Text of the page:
That’s it. I seem to have trouble finishing a project once I know I can do it…

Also, how the hell did my Google image get on this account? :smile:


#85

Hi, my name is Mike and I live in Tasmania. I’ve built several projects using components from LBE, including Suki shown below. She’s a modern version of a Japanese karakuri tea-serving doll. To serve tea to a guest, you point her in the direction of the guest and place a tea cup on her tray. She trundles off towards the guest and stops when she reaches them. She introduces herself and asks if the guest would like a cup of tea. The guest takes the cup and drinks the tea; when they replace the cup Suki thanks them in Japanese, turns around and goes back to where she started.


Suki runs on a motorised robot base and is controlled by an Arduino. She uses an ultrasonic ranger to detect the guest, a magnetometer for navigation and a speech synthesiser to speak in English and Japanese. The original karakuri dolls were much simpler, operating entirely by clockwork!

I’ve also built an automatic watering system for our garden, using a computer program which calculates when each part of our garden needs watering based on rainfall and other information from a weather station. When part of the garden needs watering the program sends a control via XBee radios to a remote station in the garden, where an Arduino turns solenoid valves on and off as needed. The remote stations also measure soil moisture and temperature, battery voltage and solar charge current and send this information back to the master station for display.


#86

Hey there, I’m David from Mid North Coast of NSW. I’m getting to my ‘twilight’ years and my background is emergency medicine. I am totally self taught in electronics and programming. Due to my semi isolated location with regard to fellow electronics/programming enthusiasts, I find it difficult solving ‘lack of knowledge’ problems. So I have joined all you boffins with the hope that I will be able to help solve those problems that to you guys is 'common knowledge '. So forgive me if I ask silly questions.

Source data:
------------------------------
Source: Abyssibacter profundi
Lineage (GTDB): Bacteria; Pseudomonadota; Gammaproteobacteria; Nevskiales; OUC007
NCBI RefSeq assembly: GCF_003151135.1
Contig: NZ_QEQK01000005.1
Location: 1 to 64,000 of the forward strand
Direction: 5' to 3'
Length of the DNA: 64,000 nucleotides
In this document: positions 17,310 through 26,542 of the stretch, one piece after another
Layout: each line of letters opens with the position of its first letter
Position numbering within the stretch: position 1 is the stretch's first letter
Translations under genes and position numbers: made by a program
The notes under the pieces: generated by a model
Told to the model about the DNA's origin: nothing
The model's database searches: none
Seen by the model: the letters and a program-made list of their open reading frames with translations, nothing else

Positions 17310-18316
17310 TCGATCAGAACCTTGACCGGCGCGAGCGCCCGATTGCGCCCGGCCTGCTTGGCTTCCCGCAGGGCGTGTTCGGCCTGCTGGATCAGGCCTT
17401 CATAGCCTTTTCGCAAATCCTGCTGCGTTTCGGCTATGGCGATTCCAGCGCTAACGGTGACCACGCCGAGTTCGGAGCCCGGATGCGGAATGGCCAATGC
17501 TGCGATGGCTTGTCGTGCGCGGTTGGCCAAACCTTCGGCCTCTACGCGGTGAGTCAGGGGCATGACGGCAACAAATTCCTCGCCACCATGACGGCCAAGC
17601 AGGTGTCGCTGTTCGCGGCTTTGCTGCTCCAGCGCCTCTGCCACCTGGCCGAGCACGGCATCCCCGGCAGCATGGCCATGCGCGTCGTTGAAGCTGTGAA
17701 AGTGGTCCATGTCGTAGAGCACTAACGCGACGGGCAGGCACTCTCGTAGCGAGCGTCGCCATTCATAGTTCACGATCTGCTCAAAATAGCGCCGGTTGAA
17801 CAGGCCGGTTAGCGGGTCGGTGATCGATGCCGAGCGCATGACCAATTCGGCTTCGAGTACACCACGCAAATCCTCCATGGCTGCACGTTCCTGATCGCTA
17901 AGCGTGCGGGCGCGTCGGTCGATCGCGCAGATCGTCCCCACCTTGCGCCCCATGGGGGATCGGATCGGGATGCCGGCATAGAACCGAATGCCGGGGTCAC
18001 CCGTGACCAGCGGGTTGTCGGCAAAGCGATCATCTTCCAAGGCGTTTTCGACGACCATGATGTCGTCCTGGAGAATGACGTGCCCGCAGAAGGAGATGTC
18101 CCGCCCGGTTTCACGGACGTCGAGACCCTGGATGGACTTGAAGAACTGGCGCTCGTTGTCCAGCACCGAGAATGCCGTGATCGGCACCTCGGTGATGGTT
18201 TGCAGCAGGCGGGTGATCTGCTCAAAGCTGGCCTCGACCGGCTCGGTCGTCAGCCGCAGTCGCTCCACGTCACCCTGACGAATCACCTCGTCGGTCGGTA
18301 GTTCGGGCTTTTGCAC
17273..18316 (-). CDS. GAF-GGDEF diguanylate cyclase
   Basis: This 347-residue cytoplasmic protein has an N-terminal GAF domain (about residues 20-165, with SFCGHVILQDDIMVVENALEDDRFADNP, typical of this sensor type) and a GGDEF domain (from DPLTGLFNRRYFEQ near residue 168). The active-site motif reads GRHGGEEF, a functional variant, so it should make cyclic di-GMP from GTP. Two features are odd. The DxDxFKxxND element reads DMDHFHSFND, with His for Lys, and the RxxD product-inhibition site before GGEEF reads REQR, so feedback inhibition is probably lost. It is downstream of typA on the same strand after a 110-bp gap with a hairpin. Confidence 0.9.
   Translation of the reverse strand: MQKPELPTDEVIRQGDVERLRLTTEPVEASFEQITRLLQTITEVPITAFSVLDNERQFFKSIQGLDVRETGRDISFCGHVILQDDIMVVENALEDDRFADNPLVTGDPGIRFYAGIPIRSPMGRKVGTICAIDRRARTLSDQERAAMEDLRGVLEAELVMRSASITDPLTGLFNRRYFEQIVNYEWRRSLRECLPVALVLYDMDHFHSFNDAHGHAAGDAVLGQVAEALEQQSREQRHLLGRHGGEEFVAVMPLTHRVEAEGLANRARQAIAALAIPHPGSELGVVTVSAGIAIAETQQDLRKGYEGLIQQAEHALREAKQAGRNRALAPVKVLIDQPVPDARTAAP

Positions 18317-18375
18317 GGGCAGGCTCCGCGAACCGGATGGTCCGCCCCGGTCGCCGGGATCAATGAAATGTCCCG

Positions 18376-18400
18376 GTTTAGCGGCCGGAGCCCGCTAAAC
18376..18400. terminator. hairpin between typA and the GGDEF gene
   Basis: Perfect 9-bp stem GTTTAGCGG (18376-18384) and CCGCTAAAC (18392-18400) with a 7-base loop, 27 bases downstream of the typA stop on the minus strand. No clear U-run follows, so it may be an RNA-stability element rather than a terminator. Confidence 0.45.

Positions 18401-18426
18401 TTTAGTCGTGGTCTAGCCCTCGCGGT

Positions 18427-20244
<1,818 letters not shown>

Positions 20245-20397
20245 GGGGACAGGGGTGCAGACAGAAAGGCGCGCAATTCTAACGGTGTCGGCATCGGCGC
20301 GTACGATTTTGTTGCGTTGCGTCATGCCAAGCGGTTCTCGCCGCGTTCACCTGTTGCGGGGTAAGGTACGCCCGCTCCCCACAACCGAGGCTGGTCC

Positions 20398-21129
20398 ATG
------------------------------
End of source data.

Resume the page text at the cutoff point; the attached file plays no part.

At present I’m tinkering with an Aquaponics controller based around Arduino.


#87

Hi, I’m Klaus. I’ve just been playing around with Arduinos LEDs and sensors. No big projects just having fun with the embedded systems.


#88

Hi,

I am just introducing myself because I came across little bird electronics while looking for parts for the Bluetooth Planck mechanical keyboard I am making, still waiting on parts from all around the world to arrive. Then comes the hard part building and programming the lot to work together.

Cheers, Houngan


#89

Hi all.
My name is Sean. I live in Bairnsdale Victoria. I have been playing with arduino for a couple of years. I have many projects on the go (all in various forms of completion). I have remote controlled the base of an electric wheelchair for use as a remote controlled lawn mower (to be autonomous eventually), lawn mower part to be created and attached. My last project was data logging temperature sensors for use in the kitchen at work to record fridge and freezer temperatures. I am currently working with setting up a raspberryPi as a LAMP (web) server. My next project is to hack the christmas lights that we put on the house every year and control them with something faster than an Arduino (probably a Particle Photon). I have been bugging Marcus to do workshops in Melbourne (preferably East Gippsland). If anyone else wants a workshop in say Traralgon then we might force his arm by numbers :smile:.